In what will be one of the most memorable public exchanges between a U.S. senator and a witness testifying before the Senate in history, Anthony Fauci recently denounced Sen. Rand Paul of Kentucky for falsely accusing him of lying to Congress about whether the National Institutes of Health funded grants for research that were used for development of the virus that causes COVID-19.
Fauci, director of the National Center for Allergies and Infectious Diseases, accused Paul, the junior senator from Kentucky, of lying.
I wonder why pastors who profess to be evangelical followers of Jesus have not made similar accusations and denounced other politicians for their falsehoods.
Why did pastors not denounce politicians — including former President Trump — for lying when they said coronavirus infection was no more dangerous than influenza?
Why did pastors not denounce politicians who have falsely claimed that U.S. elections are compromised by widespread fraudulent voting?
Why have pastors not denounced politicians who falsely claim that Trump won the 2020 presidential election?
Why have pastors not denounced politicians — such as Sen. Tom Cotton of Arkansas — for lying about Critical Race Theory?
And why have pastors not denounced politicians for the lies told that demean and demonize undocumented immigrants, transgender persons, and efforts to hold abusive and homicidal law enforcement agents accountable for terrorizing, brutalizing and slaughtering unarmed civilians?
I should be more precise.
Why are white pastors unwilling to speak the truth and denounce these and other lies told by politicians to promote white supremacy, xenophobia, militarism, sexism (including misogyny, homophobia and transphobia)?
“Why are white pastors unwilling to speak the truth and denounce these and other lies told by politicians to promote white supremacy, xenophobia, militarism, sexism.”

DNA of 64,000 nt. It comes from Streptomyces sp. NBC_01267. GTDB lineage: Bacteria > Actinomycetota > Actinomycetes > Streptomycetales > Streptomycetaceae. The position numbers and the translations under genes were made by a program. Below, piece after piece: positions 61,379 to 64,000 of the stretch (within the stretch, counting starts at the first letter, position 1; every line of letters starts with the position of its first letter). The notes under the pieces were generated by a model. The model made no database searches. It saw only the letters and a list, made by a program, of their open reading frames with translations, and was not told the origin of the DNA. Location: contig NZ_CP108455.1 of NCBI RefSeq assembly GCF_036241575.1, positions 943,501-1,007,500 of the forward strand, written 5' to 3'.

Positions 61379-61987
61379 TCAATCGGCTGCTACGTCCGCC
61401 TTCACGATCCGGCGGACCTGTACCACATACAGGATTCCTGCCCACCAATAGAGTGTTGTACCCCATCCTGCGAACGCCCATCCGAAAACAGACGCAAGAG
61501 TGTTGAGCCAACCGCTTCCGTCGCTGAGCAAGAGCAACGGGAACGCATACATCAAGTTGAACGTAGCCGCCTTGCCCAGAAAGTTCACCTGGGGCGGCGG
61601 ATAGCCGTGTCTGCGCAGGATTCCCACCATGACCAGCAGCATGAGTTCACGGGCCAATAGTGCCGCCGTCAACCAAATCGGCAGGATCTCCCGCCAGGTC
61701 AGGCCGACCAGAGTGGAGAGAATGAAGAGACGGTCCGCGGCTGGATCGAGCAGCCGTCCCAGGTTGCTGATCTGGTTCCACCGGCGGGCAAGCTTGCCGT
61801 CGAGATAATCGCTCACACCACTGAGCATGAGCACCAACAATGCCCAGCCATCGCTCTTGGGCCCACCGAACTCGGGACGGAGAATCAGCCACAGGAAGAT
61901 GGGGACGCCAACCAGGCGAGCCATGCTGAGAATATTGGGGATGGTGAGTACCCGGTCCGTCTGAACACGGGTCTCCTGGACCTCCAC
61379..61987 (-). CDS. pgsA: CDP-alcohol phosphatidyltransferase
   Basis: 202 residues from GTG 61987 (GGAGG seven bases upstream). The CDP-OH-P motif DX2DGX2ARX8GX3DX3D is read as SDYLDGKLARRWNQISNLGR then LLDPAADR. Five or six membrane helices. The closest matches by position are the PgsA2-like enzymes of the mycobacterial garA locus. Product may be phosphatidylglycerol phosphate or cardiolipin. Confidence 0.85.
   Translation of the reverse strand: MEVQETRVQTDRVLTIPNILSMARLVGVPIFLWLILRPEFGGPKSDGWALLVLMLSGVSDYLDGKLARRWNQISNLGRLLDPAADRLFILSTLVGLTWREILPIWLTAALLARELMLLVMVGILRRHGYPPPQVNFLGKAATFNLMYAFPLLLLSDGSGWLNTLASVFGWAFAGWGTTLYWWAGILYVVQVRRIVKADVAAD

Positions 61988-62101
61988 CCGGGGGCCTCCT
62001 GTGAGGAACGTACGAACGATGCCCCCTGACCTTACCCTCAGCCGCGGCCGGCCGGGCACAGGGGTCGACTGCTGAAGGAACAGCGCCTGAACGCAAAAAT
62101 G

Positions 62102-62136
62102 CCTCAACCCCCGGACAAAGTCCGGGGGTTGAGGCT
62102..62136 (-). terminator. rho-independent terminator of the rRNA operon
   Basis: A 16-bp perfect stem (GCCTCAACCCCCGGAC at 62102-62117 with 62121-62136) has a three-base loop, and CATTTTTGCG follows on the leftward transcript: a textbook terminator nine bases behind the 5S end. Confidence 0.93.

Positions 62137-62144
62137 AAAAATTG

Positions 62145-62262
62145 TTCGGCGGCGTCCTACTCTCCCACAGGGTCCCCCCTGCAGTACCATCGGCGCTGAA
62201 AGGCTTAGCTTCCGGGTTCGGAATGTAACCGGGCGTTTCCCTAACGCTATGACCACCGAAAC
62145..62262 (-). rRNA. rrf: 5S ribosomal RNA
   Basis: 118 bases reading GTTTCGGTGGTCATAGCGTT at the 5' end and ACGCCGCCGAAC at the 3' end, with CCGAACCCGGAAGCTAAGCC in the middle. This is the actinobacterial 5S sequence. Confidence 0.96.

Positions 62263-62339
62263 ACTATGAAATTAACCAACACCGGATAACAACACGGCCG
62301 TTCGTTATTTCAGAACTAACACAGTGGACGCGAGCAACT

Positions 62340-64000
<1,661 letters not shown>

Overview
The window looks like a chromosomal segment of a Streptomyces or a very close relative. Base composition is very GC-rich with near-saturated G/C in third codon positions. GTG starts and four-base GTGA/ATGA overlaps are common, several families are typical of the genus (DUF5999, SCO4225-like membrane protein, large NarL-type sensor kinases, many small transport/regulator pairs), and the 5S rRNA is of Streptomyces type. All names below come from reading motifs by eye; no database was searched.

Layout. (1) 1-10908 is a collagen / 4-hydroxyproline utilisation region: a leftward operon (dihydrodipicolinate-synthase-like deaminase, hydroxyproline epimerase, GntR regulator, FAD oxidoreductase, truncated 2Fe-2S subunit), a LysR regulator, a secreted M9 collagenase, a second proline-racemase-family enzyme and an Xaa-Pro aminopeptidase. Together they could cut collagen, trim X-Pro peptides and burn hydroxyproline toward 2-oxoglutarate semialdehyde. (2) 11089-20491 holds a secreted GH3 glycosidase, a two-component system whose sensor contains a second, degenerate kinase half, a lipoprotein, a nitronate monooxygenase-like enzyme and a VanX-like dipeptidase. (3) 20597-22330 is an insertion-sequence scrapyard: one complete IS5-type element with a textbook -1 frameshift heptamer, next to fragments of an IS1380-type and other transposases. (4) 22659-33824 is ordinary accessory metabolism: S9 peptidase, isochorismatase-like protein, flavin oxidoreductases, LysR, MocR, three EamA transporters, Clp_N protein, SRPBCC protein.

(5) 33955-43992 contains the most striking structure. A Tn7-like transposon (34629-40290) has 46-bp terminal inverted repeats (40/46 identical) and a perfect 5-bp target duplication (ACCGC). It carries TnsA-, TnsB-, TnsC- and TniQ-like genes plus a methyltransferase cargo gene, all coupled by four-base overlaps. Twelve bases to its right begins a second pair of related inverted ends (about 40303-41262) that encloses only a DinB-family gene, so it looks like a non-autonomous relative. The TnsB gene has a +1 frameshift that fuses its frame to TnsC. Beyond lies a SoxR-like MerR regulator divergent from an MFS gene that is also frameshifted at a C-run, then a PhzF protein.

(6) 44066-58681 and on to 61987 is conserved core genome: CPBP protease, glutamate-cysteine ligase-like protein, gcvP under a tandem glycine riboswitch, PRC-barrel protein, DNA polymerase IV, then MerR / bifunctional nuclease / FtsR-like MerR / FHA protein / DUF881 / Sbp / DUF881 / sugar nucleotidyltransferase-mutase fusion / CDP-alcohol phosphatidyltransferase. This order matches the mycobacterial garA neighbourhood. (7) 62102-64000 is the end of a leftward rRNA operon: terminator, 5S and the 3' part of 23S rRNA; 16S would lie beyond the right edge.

Yes, I am going there.
As state legislative bodies across the United States considered bills that would prohibit public educators from teaching about the history of racial injustice in this society, white pastors — whose Bibles contain lessons teaching that confession and repentance are moral, ethical and social imperatives — have been strangely silent.
White pastors have been strangely silent about the genocidal policies and practices that Israel has adopted and carried out against Palestinians and other non-Jewish persons.
White pastors have been strangely silent about racial inequities for generations. Yet, Baptist historian and scholar Andrew Manis observes that white preachers (especially those who claim to be conservative or fundamentalist) like to extol the benefits of pastoral authority and seem quite willing to pontificate about sexual mores (except for sexual abuse by white preachers).
In the book Eavesdropping on the Most Segregated Hour that Manis co-edited with Sandy Dwayne Martin, Manis mentioned what he called “the brutal fact” about white preaching about racial reconciliation in these words: “The brutal fact is that any minister who has delivered a frank sermon on racial reconciliation to a dubious white congregation can personally attest to the distinct chill in the air or the heated comments that almost always accompany sermons on this topic.”
“White pastors have been strangely silent about racial inequities for generations.”
White preachers did not preach about and denounce mob violence against free Black people after the Civil War ended during the Reconstruction era.
White church grounds were gathering places for lynch mobs. White preachers did not preach about that and denounce it.